After work we’d casually text back and forth until Rob eventually stopped answering, and I would try and convince myself that this didn’t completely bother me. After all, I was going on dates pretty frequently with young ambitious men- but time and time again my thoughts returned to that strong, green-eyed gaze. Rob intimidated me, he intoxicated me, and he often joked he would call me for a date when I was 24; in three years.
I wondered what had happened to me. I did not become infatuated with the boys at school. If anything I treated occasional hookups as time bombs since I understood most college relationships to be fleeting at best. Tinder had turned attractive men into right swipes and although I never met up with my matches, I realized my generation had streamlined just about every aspect of the dating process. Albeit our games of footsie, Rob and I were friends, exploring our likes and dislikes over office coffee. This was new to me and made me like him even more.
Finally in late July, we made plans to grab drinks. I canceled them. The young Harvard professor I had been seeing more frequently asked me to get an early dinner at a bourgeois restaurant, and I finally decided to stop Rob from pulling on my heartstrings once and for all. I would tell him on Monday that I was seeing someone. I prided myself on my rational decision. I needed my heart to stop burning for something that would never materialize.
I got the text half an hour before I was supposed to meet my professor beau at the restaurant. The professor wanted me to know he had a girlfriend in Boston, and while he would like to continue seeing me, he thought I should be on the same page. Blood rushed to my face and I felt my stomach flip. With trembling fingers I texted Rob that we should meet at a bar halfway between the WeWork building and my dorm.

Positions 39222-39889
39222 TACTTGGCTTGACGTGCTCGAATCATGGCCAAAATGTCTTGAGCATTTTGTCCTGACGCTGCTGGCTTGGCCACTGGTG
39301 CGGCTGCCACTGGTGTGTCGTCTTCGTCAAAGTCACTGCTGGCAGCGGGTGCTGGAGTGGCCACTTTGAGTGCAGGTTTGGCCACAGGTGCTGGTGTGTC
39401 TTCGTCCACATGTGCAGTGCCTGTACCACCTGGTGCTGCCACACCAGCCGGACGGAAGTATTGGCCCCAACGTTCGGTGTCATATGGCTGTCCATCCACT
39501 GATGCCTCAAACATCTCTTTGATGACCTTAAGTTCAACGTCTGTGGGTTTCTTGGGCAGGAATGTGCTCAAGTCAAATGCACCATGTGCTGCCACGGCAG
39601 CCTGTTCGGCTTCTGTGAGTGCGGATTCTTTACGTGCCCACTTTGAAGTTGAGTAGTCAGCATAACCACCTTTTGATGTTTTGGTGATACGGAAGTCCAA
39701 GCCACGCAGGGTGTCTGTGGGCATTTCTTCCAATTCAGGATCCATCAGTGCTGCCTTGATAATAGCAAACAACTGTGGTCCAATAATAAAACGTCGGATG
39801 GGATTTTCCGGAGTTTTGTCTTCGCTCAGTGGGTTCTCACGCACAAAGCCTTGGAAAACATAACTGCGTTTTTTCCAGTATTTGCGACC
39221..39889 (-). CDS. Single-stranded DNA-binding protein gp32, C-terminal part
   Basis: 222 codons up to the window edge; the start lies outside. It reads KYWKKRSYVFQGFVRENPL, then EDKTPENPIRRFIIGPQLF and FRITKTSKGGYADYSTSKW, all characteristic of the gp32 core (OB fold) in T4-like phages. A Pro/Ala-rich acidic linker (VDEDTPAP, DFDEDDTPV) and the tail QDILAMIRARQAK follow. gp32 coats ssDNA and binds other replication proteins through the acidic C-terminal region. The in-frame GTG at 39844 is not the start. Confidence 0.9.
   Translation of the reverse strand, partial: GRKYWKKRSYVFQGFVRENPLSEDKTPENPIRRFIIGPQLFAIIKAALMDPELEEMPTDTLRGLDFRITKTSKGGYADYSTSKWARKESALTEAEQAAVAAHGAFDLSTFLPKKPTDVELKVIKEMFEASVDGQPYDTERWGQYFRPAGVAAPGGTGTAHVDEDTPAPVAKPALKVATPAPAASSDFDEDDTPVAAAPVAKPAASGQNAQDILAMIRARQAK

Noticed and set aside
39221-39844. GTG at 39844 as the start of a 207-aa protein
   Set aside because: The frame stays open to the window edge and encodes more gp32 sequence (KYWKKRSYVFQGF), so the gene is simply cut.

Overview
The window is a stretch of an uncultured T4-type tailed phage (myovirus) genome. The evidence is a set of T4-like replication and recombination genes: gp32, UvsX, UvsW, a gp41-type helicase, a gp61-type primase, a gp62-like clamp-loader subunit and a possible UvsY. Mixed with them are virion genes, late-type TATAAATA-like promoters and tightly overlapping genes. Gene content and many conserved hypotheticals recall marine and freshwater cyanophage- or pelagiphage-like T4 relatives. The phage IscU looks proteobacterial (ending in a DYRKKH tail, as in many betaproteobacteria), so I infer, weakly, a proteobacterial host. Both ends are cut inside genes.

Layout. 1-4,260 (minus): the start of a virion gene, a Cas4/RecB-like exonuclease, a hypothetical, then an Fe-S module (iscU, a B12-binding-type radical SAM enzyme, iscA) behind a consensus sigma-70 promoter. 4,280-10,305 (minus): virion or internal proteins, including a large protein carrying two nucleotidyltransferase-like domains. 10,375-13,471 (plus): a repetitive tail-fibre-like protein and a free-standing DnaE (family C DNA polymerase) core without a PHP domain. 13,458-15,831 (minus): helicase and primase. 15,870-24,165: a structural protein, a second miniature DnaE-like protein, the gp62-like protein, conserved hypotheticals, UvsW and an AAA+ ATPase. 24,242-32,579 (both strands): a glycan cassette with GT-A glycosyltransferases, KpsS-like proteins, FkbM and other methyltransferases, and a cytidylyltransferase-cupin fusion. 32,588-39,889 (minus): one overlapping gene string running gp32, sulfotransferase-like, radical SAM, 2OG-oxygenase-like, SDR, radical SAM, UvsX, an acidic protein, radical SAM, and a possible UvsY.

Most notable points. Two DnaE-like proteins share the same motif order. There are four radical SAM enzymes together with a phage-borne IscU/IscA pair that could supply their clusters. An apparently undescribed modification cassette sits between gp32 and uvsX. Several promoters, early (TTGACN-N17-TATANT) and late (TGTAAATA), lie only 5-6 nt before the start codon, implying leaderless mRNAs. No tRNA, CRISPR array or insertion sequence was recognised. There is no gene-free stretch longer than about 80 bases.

I’ll never forget the way the sky opened up as I walked to the corner of Bleeker Street and West 4th. Rob and I chose a table by the window and drank red wine as raindrops bounced from the concrete sidewalk outside and the sky spewed clouds like sliding slabs of slate.
I told Rob everything. The professor was a cheater; the city overwhelmed me; and that I couldn’t stop thinking about his green eyes. Rob was sorry, but it was funny because he always thought about my green eyes too.
            We kissed in the street, in the pouring rain. We found a small Italian restaurant and sat looking at each other, wondering what in the world had happened with our hair stringy, and clothes wrinkled and cold. We both knew it, but couldn’t quite understand, how we had fallen so madly in love.
             When I left the city I felt physical pain from being far from Rob. He consumed my thoughts and try as I might, I could not shut out images of his smile that seemed to tease and compliment at the same time, or the way his green eyes held my own- unblinking and steady. I pride myself on my focus and self-discipline but I couldn’t help but call him and talk for hours about nothing and everything. Back at school I thought the spark would fade (my rational side still chalked it up to infatuation) but I only felt the pull increase as the days went by. I’ve never been one to spout my emotions and my best friend found it funny when I turned to her for advice on the heartache I suffered. I feared Rob would break up with me after visiting me at school; after all, listening to college antics and experiencing them are completely different things.
            As much as I worried about Rob’s visits to Syracuse, I worried even more about introducing him to my parents. I had told my mom that Rob was 26 since I didn’t think my Manhattan love fantasy would bridge with reality. But then Rob came to visit me at school; our love only strengthened and before I knew it the two of us had embarked on a seven-hour drive to meet my parents at my family’s vacation house in Stowe, Vermont.